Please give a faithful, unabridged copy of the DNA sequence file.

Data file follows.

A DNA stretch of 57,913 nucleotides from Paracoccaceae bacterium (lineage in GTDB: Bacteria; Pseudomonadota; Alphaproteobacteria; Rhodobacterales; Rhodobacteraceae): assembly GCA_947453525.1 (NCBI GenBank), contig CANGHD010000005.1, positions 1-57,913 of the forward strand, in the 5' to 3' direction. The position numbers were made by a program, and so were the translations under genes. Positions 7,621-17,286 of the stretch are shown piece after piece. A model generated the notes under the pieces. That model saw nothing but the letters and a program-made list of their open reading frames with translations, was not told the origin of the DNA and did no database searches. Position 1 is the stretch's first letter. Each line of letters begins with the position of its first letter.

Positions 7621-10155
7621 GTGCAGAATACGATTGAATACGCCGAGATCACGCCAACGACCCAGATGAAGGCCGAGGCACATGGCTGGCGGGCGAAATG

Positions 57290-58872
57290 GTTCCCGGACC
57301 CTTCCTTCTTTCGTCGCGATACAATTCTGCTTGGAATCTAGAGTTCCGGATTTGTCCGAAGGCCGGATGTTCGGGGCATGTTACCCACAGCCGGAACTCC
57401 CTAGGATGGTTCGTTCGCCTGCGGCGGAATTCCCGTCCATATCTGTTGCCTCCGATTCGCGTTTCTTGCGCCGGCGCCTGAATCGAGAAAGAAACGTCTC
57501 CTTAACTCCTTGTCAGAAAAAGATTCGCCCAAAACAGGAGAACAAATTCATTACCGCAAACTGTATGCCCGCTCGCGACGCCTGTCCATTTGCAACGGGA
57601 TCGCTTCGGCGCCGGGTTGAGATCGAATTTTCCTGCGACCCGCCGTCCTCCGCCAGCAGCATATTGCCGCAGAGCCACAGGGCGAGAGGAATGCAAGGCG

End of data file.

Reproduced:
A DNA stretch of 57,913 nucleotides from Paracoccaceae bacterium (lineage in GTDB: Bacteria; Pseudomonadota; Alphaproteobacteria; Rhodobacterales; Rhodobacteraceae): assembly GCA_947453525.1 (NCBI GenBank), contig CANGHD010000005.1, positions 1-57,913 of the forward strand, in the 5' to 3' direction. The position numbers were made by a program, and so were the translations under genes. Positions 7,621-17,286 of the stretch are shown piece after piece. A model generated the notes under the pieces. That model saw nothing but the letters and a program-made list of their open reading frames with translations, was not told the origin of the DNA and did no database searches. Position 1 is the stretch's first letter. Each line of letters begins with the position of its first letter.

Positions 7621-10155
7621 GTGCAGAATACGATTGAATACGCCGAGATCACGCCAACGACCCAGATGAAGGCCGAGGCACATGGCTGGCGGGCGAAATG

Positions 57290-58872
57290 GTTCCCGGACC
57301 CTTCCTTCTTTCGTCGCGATACAATTCTGCTTGGAATCTAGAGTTCCGGATTTGTCCGAAGGCCGGATGTTCGGGGCATGTTACCCACAGCCGGAACTCC
57401 CTAGGATGGTTCGTTCGCCTGCGGCGGAATTCCCGTCCATATCTGTTGCCTCCGATTCGCGTTTCTTGCGCCGGCGCCTGAATCGAGAAAGAAACGTCTC
57501 CTTAACTCCTTGTCAGAAAAAGATTCGCCCAAAACAGGAGAACAAATTCATTACCGCAAACTGTATGCCCGCTCGCGACGCCTGTCCATTTGCAACGGGA
57601 TCGCTTCGGCGCCGGGTTGAGATCGAATTTTCCTGCGACCCGCCGTCCTCCGCCAGCAGCATATTGCCGCAGAGCCACAGGGCGAGAGGAATGCAAGGCG